Meanwhile, Governor Gregoire’s moratorium on accepting parolees from Arkansas is still in effect; smoke and mirrors of little substance that does little to protect the public, designed primarily to deflect attention away from her own abysmal record on public safety.

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Christine Gregoire. Glass House. Throwing Stones.

Scott St. Clair at Evergreen Freedom Foundation reports on bungled paperwork that may have contributed to Maurice Clemmons being released from jail a week prior to gunning down four Lakewood police officers.

Christine Gregoire’s Department of Corrections appears to be in a state of some disarray, putting her in no position to throw stones. Yet throw stones she did. It’s actually rather embarrassing to live in a state where the citizens would re-elect someone as incompetent as Gregoire.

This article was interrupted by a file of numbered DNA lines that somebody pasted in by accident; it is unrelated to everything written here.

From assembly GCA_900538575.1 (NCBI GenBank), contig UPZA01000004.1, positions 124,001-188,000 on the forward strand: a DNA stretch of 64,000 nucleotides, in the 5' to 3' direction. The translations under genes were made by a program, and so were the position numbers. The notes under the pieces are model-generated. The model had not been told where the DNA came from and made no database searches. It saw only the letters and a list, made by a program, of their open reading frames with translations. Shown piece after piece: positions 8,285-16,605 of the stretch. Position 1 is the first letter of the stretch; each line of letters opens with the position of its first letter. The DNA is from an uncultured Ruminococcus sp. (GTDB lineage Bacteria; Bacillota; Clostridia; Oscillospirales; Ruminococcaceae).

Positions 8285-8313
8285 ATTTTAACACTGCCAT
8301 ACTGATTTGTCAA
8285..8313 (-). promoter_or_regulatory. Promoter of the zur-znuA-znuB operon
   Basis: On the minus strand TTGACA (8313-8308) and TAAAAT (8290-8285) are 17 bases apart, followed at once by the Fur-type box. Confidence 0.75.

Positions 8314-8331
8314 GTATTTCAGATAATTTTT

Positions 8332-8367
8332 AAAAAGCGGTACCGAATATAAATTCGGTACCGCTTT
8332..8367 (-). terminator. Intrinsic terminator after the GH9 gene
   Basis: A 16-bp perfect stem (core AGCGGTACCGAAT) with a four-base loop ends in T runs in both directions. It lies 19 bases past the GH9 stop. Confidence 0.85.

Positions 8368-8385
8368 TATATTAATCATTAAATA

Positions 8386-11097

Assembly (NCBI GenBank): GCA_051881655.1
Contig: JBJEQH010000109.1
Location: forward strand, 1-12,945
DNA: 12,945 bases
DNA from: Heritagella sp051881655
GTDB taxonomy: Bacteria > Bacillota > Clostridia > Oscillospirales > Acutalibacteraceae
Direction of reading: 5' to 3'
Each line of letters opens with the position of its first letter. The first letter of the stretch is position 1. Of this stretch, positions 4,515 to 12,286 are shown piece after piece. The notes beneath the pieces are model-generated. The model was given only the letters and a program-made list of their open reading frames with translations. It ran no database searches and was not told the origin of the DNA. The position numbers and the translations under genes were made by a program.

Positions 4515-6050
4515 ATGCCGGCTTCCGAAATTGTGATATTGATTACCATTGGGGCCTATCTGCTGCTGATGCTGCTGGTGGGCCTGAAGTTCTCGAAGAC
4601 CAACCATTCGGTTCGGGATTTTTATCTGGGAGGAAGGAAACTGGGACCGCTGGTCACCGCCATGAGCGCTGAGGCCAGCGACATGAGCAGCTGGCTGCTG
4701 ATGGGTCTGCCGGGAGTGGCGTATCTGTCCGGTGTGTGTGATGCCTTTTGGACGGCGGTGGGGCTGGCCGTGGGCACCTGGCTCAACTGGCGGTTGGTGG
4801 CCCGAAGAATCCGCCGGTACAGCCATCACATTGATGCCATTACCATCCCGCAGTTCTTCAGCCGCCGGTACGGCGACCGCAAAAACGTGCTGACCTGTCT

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Gregoire’s Political Posturing Over Lakewood Shootings

An unfortunate series of break downs in the criminal justice systems in both Washington and Arkansas culminated in the execution of four Lakewood Police Officers by habitual criminal Maurice Clemmons. Governor Christine Gregoire response was to direct “state Corrections Chief Eldon Vail not to accept any new parolees from Arkansas until matters arising from the Maurice Clemmons case have been addressed and resolved,” in order tomake sure that the system is appropriate to protect Washington residents.”

That’s quite a load of holier-than-thou attitude, but I guess I should just be thankful she’s finally taking an interest, given that Washington’s Department of Corrections has such a dismal track record under her leadership.

Consider:

In August of 2006, a Seattle Police Officer was killed; in November of the same year, another Seattle Officer and a King County Sheriff’s deputy were killed, all by parolees living under State supervision who had violated the terms of their parole.

Then, just a few months later, in February of 2007, 83 felons were released from King County jails, before an administrative-hearing officer could rule on how they should be punished for violating the terms of their parole – what is called a conditional release.